France will retain its top credit rating: minister

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France runs no risk of losing its top quality credit rating, Budget Minister Francois Baroin said on Tuesday two days after saying that the target of holding on to the AAA rating was under strain.

"There is no doubt, there is no risk," he said, insisting that France was committed to policies which would ensure it retained its AAA notation.

France, and its top rating, have been a mainstay of the eurozone in recent months of debt crisis in some members of the 16-nation bloc and the creation of a huge financial safety net.

When credit rating agencies downgrade a country's rating because of a judgement that the risk of holding that country's debt has risen, the cost of borrowing to cover a public deficit usually rises.

Baroin said on French BFM radio: "France's signature (rating) is one of the most advantageous today, it is a safe-haven signature. We saw this at the time of the Greek crisis."

He said: "Everyone has turned to the German and French signature. Why? Because we have a diversified economy, because we have a qualified work force, because we have a level of private debt which is low compared to other countries which are being shaken, because we have a banking system within (risk) ratios which are among the most stable."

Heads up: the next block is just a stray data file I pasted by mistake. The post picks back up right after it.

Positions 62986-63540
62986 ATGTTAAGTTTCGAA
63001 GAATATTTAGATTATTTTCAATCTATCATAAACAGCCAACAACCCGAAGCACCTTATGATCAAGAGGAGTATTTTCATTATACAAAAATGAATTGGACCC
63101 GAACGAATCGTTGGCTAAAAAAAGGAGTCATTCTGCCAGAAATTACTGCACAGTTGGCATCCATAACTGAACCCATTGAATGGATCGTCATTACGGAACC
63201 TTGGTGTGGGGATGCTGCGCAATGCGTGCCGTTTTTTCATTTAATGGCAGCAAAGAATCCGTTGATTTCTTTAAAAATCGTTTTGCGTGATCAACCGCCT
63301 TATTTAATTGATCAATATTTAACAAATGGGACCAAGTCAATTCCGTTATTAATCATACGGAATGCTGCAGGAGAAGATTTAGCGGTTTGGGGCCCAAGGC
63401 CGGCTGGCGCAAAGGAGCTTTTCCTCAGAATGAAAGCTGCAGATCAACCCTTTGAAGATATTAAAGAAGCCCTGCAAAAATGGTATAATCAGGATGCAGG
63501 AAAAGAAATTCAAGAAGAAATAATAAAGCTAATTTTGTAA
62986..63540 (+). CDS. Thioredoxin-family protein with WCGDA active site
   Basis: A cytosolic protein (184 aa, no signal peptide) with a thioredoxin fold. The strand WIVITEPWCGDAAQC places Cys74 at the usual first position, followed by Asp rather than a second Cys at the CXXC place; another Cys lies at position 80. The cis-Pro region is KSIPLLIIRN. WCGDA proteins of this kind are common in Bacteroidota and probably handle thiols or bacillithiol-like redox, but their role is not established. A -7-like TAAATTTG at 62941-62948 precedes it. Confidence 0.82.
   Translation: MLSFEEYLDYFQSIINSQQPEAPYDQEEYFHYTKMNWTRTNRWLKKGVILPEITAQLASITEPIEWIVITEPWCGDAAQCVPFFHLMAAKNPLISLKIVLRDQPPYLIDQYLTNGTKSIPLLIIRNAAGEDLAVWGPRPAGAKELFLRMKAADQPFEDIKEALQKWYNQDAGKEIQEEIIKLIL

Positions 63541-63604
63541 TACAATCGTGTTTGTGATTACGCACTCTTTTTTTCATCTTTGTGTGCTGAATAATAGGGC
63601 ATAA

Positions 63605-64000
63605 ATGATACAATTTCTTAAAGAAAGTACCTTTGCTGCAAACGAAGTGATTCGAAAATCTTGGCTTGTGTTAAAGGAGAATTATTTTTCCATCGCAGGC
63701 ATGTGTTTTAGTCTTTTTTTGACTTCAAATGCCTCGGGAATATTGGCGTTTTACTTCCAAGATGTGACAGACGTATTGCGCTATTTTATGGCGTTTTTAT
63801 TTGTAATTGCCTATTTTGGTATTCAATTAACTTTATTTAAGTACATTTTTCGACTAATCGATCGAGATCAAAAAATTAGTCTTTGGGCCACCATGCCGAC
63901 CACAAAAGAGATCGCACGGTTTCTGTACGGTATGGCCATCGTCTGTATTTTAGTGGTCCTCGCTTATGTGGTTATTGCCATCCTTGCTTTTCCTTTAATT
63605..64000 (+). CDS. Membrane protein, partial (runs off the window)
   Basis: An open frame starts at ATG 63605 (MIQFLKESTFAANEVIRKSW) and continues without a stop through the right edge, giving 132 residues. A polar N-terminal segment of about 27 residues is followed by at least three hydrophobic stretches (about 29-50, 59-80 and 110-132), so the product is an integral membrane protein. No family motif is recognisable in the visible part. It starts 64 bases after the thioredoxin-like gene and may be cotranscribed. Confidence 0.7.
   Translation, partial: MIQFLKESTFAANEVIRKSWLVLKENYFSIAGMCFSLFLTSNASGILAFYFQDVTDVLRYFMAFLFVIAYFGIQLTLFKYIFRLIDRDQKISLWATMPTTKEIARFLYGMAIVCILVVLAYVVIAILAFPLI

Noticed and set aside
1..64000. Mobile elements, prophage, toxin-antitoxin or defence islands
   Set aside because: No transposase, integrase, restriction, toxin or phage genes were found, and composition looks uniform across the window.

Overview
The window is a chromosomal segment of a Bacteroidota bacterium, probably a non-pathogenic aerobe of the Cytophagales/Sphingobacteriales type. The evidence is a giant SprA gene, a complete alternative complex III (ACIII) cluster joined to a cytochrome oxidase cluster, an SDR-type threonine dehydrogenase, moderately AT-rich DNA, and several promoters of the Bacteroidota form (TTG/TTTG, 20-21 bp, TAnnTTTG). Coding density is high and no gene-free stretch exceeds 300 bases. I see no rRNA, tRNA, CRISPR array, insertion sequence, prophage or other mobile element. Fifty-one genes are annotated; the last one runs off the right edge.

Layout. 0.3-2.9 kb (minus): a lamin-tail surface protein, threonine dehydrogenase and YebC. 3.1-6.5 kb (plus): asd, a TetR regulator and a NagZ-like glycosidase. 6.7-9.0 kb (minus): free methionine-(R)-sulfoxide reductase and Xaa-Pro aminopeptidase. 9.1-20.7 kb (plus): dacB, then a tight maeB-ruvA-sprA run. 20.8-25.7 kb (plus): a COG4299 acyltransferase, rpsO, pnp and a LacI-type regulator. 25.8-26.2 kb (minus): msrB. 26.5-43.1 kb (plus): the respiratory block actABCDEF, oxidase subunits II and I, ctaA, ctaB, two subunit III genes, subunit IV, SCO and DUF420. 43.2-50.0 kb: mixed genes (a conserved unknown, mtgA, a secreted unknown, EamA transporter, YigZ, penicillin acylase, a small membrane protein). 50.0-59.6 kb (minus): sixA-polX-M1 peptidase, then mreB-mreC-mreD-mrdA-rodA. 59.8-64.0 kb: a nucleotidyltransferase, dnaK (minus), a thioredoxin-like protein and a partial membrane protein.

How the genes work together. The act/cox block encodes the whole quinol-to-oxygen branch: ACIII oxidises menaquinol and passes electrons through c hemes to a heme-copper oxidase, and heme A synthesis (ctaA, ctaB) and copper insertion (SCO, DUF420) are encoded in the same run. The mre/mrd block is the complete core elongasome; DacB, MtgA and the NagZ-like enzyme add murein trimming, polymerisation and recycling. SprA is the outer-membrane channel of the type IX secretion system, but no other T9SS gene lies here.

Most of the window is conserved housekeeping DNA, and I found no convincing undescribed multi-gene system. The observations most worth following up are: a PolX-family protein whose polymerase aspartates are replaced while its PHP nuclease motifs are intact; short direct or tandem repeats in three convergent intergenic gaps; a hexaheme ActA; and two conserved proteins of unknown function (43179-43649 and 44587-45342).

Baroin said that the strong credit rating "enables us to finance our projects".

He continued: "And we will keep that. There is no doubt, there is no risk, there is no question about it because we have resolutely entered a new era of controlling public finances for the next three years and thereafter."

On Monday the minister had said that the target of holding on to the AAA rating was under strain and that this laid down conditions in part on the economic policy which France wanted to have.

His remarks caused some questioning of the extent to which France was able to hold on to its top rating.

Baroin explained on Tuesday that the French term he had used in his previous remark could be taken to mean that the government was firm and constant in its determination to maintain the rating.

The French public deficit is expected to reach a record high level of 8.0 percent of gross domestic product this year.

President Nicolas Sarkozy has undertaken to reduce the deficit to 6.0 percent of output in 2011, to 4.6 percent in 2012 and to 3.0 percent in 2013, in line with undertakings by France to EU authorities in Brussels.

© 2010 AFP

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